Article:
CHARLOTTE, N.C. (The Charlotte Observer) - The Carolina Panthers took down the controversial statue of former team owner Jerry Richardson on Wednesday for “public safety” reasons.
“We were aware of the most recent conversation surrounding the Jerry Richardson statue and are concerned that there may be attempts to take it down,” a Panthers spokesman said, confirming an earlier report by the Observer. “We are moving the statue in the interest of public safety.”
The 4,500-pound statue will not be destroyed, the spokesman said. Whether the removal from Bank of America Stadium is temporary or permanent remains to be seen. The statue’s new location, for now, is undisclosed.
There had been speculation online that the statue of the Panthers’ founder would be an eventual target of the protests against systemic racism that have gripped America for close to two weeks since the death of George Floyd. The team was concerned that, if the statue was toppled, there could have been injuries to protesters or others nearby.
Two sources with direct knowledge told the Observer that Richardson wasn’t aware the statue was being taken down Wednesday before the work began early in the afternoon. Richardson declined to answer questions about the statue through his spokesman, Jim Gray.
Gray released the following statement on Richardson’s behalf: “Mr. Richardson has made no public comments about the Panthers or the NFL since the sale of the team and doesn’t plan to do so now as a private citizen. He has worked to treat all people fairly in his business and personal lives and, like many other Americans, is troubled by recent events in Minneapolis, Charlotte, and around the country.”
The statue, featuring Richardson wearing a business suit, holding a football and flanked by two snarling panthers, was given to Richardson by the team’s minority partners on his 80th birthday in July 2016. Richardson pronounced himself “speechless” and “just overwhelmed” when he saw it for the first time, according to a 2016 story on the team’s website.
It was designed by California sculptor Todd Andrews, who also created the six enormous black Panthers that have encircled the stadium since 1996, as well as the sculpture of the late Carolina linebacker Sam Mills.
The sculptor made the Richardson statue 12 feet, 10 inches tall — purposely doubling Richardson’s 6-foot-5 height — Andrews said at the time of the unveiling of the piece, which was called “The Tribute.”
At about 3:10 p.m. Wednesday, slightly less than four years after its installation, the Richardson statue was lifted off its pedestal by a crane and placed into a waiting flatbed truck. Workers then strapped the statue onto the truck and covered it with a tarp. The two panther statues that stood beside Richardson were removed after that.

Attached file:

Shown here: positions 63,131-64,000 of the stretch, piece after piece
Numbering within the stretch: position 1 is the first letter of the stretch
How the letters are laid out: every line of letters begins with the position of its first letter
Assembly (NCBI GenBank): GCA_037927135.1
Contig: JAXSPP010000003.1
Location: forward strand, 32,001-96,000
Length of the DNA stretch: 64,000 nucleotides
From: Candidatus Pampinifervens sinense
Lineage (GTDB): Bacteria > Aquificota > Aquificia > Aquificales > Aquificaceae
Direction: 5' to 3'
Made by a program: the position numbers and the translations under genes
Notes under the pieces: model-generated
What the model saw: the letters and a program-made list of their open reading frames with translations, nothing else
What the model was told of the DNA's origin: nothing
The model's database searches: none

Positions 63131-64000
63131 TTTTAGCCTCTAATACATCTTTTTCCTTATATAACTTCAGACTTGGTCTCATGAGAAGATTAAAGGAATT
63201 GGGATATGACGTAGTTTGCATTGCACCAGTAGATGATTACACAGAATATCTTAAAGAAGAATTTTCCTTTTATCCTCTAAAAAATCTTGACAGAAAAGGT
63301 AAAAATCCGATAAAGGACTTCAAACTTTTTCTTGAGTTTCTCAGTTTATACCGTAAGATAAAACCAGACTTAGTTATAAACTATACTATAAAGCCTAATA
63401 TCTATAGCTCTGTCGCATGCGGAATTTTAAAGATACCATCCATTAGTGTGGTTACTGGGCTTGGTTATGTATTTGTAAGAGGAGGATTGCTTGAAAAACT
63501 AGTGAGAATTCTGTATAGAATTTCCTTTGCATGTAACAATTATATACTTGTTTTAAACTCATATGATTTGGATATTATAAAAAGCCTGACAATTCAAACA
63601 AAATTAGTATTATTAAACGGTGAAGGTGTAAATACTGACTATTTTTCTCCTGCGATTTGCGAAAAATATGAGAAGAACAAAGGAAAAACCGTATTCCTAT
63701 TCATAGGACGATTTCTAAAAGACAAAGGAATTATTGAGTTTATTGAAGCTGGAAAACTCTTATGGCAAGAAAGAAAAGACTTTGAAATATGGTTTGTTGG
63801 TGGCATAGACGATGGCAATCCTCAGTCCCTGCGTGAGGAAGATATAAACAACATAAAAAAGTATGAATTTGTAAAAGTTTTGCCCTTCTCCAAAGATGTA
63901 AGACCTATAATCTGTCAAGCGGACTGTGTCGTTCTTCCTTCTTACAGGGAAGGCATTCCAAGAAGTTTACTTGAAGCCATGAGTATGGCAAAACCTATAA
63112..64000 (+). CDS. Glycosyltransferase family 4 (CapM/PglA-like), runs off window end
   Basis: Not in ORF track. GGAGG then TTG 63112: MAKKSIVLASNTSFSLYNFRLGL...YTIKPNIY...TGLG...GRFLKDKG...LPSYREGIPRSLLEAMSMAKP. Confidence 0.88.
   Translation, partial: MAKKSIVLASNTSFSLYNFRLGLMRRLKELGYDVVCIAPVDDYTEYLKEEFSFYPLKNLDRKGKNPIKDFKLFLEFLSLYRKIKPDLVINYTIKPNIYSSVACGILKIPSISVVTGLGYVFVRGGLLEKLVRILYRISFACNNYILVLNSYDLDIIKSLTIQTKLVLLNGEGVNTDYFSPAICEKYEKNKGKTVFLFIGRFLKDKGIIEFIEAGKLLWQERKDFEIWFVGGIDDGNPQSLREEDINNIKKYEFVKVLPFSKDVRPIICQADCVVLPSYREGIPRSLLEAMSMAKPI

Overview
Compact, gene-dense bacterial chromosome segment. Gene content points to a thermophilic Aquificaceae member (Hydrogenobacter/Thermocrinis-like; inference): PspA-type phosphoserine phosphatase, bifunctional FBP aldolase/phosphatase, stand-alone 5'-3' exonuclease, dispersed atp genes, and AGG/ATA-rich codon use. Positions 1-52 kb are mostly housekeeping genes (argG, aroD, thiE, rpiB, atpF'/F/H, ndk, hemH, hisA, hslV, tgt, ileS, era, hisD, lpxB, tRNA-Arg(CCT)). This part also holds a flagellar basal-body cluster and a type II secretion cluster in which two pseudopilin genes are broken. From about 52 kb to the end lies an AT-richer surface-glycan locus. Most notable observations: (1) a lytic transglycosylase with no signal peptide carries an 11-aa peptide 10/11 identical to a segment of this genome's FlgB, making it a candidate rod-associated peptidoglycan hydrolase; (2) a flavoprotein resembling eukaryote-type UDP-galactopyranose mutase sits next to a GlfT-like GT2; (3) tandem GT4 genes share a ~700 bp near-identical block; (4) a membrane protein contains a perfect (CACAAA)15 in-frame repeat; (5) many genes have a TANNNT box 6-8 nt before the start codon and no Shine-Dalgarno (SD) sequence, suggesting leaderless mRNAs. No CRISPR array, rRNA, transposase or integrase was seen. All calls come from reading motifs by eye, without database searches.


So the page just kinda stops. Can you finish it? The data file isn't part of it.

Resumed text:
Richardson, 83, was the team’s founder and owner from its inception in 1993 until 2018. He sold the club to David Tepper in 2018 following an NFL investigation that found Richardson guilty of multiple instances of workplace misconduct. Richardson was fined a record $2.75 million by the NFL in 2018 after the league’s investigation substantiated allegations of both sexual and racial misconduct. Many of those claims were originally published in a Sports Illustrated 2017 story.
Panthers safety Tre Boston offered some suggestions in a Zoom conference call later Wednesday as to who should be on a public statue at the north gate instead: Former players Luke Kuechly, Steve Smith and Julius Peppers were among Boston’s suggestions, as well as longtime team security employee John Coleman.
Boston said of the Richardson statue that it was “best for the community that we took it down.”
Tepper said in 2018 shortly after buying the team from Richardson that he was “contractually obligated” to leave the statue where it was, by Bank of America Stadium’s north gate. Thousands of fans pass by the statue on every game day and it has served as a frequent backdrop for photos.
A small crowd of reporters and spectators gathered to witness the statue be dismantled and hauled off.
“I thought it would be a cool, inspiring moment to see,” said Charlotte resident Randall Bissette, who rode his bike to the stadium to watch the statue come down. “I think it may be taken down for good.”
Bissette said he hoped the statue won’t return to the stadium: “It seems like the Black Lives Matter movement in Charlotte is actually having some effect, and organizations like the Panthers are stepping up and saying something about it.”
Thatcher Houser, a fan wearing a Panthers polo shirt, heard about the statue and also wanted to see its removal. “We assumed the statue was going to come down,” Houser said, adding he still supports the team.
Observer staff writer Laurel Deppen contributed to this story.